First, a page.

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Dollar Tree Dives Most Since 2012 as Tariffs Erode Outlook

The discount retailer trimmed its outlook on this year’s profit due to tariffs on Chinese imports.

(Bloomberg)—Dollar Tree Inc. shares fell the most intraday since 2012 after the budget retailer trimmed its outlook on 2019 profit, saying tariffs on Chinese imports are driving up costs.

The company now projects full-year earnings per share of $4.66 to $4.76, down from its previous range of $4.90 to $5.11. While tariffs drove the forecast reduction, Dollar Tree also cited higher wages in its distribution centers, a global helium shortage and more sales of lower-margin items, among other issues.

The company’s shares fell as much as 17% to $93.25. The decline wipes out a big portion of the company’s 24% gain so far this year through Monday’s close.

Dollar Tree's decline has erased much of its year-to-date gain

Dollar Tree’s downward revision shows the risk that the ongoing U.S.-China trade war poses for retailers -- especially value-based chains that target lower-income consumers. The company has been carrying a new multi-price strategy instead of simply charging $1 for all of its goods and is renovating stores it operates under the Family Dollar brand.

“They’ve done a very good job thus far of absorbing some of that impact from tariffs, but as tariffs continue to pile up, they’ll probably have to push through some price increases,” said Jennifer Bartashus, a senior analyst at Bloomberg Intelligence.

‘Cold Comfort’

Dollar Tree’s same-store sales, a closely watched retail metric, were largely in line with expectations, including for its Family Dollar brand. However, positive comparable-store sales there were “cold comfort to us, given the fact the division’s gross and operating margins declined significantly,” Loop Capital analyst Anthony Chukumba wrote in a research note.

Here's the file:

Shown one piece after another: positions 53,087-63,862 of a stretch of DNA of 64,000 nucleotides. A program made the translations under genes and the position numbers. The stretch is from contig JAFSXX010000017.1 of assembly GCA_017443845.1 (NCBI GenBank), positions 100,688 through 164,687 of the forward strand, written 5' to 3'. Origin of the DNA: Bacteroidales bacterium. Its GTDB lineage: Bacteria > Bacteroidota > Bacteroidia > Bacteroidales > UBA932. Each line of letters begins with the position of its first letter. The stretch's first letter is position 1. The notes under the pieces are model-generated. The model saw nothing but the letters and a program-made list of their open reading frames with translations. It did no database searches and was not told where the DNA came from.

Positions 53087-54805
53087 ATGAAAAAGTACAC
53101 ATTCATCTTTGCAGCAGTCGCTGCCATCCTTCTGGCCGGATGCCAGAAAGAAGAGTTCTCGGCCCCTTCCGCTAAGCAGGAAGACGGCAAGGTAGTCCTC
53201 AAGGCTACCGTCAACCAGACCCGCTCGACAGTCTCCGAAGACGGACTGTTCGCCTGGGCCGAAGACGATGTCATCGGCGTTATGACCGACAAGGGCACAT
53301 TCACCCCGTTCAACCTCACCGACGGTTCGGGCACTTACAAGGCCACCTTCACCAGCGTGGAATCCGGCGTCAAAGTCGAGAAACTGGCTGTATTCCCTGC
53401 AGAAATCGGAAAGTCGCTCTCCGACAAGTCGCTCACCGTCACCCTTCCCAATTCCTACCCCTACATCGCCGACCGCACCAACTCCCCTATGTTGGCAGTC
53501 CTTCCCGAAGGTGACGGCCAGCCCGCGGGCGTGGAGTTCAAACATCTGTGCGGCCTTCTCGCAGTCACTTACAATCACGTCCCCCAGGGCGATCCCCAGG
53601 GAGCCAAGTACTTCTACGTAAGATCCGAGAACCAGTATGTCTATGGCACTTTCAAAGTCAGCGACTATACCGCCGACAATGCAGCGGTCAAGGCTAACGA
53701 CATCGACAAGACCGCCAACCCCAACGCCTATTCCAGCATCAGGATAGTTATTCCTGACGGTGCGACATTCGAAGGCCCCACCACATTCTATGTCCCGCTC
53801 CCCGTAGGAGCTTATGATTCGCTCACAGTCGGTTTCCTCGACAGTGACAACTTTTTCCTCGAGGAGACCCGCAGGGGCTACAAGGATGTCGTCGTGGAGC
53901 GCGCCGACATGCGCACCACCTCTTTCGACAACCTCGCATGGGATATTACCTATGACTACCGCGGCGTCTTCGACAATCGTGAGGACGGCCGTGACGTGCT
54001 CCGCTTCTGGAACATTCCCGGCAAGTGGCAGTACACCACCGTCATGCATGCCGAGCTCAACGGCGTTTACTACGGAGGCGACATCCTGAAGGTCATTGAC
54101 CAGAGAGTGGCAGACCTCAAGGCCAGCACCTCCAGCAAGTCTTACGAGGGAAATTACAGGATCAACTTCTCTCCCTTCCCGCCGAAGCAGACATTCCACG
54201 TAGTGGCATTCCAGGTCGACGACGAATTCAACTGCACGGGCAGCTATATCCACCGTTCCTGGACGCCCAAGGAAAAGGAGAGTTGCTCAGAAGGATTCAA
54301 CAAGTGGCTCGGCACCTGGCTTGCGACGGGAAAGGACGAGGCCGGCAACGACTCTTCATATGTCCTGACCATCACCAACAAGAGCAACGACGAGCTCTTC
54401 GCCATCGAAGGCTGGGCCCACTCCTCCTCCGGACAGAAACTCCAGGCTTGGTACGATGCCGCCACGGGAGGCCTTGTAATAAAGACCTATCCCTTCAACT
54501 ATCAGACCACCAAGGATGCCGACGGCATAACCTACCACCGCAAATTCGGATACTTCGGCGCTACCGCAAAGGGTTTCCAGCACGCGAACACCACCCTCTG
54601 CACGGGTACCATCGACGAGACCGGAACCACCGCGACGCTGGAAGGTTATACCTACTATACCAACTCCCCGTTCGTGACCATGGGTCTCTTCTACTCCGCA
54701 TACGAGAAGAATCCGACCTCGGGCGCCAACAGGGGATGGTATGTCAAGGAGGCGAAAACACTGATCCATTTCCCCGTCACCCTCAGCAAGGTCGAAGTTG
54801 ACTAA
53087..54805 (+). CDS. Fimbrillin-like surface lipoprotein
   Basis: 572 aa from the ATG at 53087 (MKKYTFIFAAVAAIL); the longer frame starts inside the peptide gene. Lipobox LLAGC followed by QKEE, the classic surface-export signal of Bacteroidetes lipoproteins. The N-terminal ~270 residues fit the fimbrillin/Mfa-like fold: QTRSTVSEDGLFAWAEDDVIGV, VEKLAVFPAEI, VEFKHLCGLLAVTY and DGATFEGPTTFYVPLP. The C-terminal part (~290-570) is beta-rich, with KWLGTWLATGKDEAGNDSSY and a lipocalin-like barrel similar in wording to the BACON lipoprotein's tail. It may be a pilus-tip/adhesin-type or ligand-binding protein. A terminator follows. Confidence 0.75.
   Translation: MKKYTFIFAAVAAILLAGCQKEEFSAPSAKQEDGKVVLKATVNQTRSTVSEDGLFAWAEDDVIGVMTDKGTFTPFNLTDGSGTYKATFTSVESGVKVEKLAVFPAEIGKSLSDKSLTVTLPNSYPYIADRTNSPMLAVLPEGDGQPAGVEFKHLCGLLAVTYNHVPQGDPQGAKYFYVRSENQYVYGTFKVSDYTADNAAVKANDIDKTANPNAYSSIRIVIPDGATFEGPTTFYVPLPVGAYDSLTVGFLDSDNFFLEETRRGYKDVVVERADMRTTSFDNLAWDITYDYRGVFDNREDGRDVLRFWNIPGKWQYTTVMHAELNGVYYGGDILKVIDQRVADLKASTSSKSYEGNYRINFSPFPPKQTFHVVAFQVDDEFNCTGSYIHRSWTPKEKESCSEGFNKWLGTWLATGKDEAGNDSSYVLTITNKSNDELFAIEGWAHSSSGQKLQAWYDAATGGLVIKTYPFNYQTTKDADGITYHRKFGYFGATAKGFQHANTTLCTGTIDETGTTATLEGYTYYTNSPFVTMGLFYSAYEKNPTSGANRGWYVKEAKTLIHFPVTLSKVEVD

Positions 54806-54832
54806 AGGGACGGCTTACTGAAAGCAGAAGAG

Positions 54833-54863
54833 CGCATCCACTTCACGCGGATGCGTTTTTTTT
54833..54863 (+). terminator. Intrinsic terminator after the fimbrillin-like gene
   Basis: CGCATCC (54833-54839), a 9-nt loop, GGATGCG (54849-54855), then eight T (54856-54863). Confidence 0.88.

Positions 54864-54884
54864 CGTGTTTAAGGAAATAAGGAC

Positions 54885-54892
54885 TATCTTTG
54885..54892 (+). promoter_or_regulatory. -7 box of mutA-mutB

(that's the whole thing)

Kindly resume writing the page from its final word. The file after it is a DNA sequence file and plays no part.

Company-wide gross margin of 29.7% -- down from 30.2% a year earlier -- was due to higher freight and distribution costs and a rise in the sales of less profitable consumable items, primarily at Family Dollar, the company said.

Family Dollar, which was acquired for almost $9 billion by Dollar Tree in 2015, has been an ongoing point of contention for shareholders. Activist investor Starboard Value built up a stake in Dollar Tree in 2018 and urged the company to offload the Family Dollar business, but recently sold its shares.

With Starboard’s exit, Dollar Tree management “no longer has anyone willing to hold them accountable,” Chukumba said.


Dollar Tree Chief Executive Officer Gary Philbin said the addition of frozen food areas to Family Dollar hurt margins. The renovation program, which has been carried out already at about 1,000 locations and will be expanded to the same number next year, has the potential to improve profitability going forward, he said.

He said that Dollar Tree is also working to move production of some of its merchandise out of China while pushing some vendors to lower costs. The company is also working to offset a helium shortage, which has crimped sales of balloons, with other party items.

The dimmer profit forecast contrasts with rival Dollar General Corp., which earlier this year raised its earnings per share outlook for the full year. Dollar Tree’s results also affected Dollar General on Tuesday, however, pulling its shares down as much as 2.8%, the most intraday in more than two months.

--With assistance from Janet Freund.

To contact the reporters on this story: Jonathan Roeder in Chicago at [email protected];

Donald Moore in New York at [email protected].

To contact the editors responsible for this story: Anne Riley Moffat at [email protected]

Kevin Miller

© 2019 Bloomberg L.P.

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